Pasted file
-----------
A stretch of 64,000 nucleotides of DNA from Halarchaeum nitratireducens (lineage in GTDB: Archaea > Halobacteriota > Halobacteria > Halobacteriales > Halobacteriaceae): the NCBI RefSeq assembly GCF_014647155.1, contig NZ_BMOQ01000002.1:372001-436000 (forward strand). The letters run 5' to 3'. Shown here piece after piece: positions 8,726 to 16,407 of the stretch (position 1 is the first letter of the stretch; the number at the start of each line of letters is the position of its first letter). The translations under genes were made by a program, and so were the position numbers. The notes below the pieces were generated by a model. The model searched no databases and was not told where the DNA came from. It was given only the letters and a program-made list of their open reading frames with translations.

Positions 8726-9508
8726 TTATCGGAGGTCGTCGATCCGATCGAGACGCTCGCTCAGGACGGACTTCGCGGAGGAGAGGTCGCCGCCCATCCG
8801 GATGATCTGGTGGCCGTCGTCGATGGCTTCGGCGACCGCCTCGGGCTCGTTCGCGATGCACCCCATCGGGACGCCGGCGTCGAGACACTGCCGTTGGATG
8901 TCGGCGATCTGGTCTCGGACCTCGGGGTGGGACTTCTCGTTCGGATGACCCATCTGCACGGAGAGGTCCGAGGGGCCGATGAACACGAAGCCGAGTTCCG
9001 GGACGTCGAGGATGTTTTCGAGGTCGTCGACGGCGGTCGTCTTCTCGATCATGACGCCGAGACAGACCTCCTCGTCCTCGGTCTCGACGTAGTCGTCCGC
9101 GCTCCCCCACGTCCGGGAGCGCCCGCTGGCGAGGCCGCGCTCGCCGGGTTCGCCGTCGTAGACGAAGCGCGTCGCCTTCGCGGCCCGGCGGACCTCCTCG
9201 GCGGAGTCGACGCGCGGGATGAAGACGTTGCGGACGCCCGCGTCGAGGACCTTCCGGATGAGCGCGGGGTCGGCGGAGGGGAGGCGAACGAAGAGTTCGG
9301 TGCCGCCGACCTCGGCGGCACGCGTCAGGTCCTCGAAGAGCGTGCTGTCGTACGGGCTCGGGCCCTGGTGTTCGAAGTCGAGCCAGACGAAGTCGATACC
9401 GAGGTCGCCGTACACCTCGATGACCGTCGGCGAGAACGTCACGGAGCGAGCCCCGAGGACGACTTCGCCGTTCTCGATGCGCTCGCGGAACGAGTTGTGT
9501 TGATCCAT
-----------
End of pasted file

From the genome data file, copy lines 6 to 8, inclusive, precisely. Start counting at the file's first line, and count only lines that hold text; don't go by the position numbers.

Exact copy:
9001 GGACGTCGAGGATGTTTTCGAGGTCGTCGACGGCGGTCGTCTTCTCGATCATGACGCCGAGACAGACCTCCTCGTCCTCGGTCTCGACGTAGTCGTCCGC
9101 GCTCCCCCACGTCCGGGAGCGCCCGCTGGCGAGGCCGCGCTCGCCGGGTTCGCCGTCGTAGACGAAGCGCGTCGCCTTCGCGGCCCGGCGGACCTCCTCG
9201 GCGGAGTCGACGCGCGGGATGAAGACGTTGCGGACGCCCGCGTCGAGGACCTTCCGGATGAGCGCGGGGTCGGCGGAGGGGAGGCGAACGAAGAGTTCGG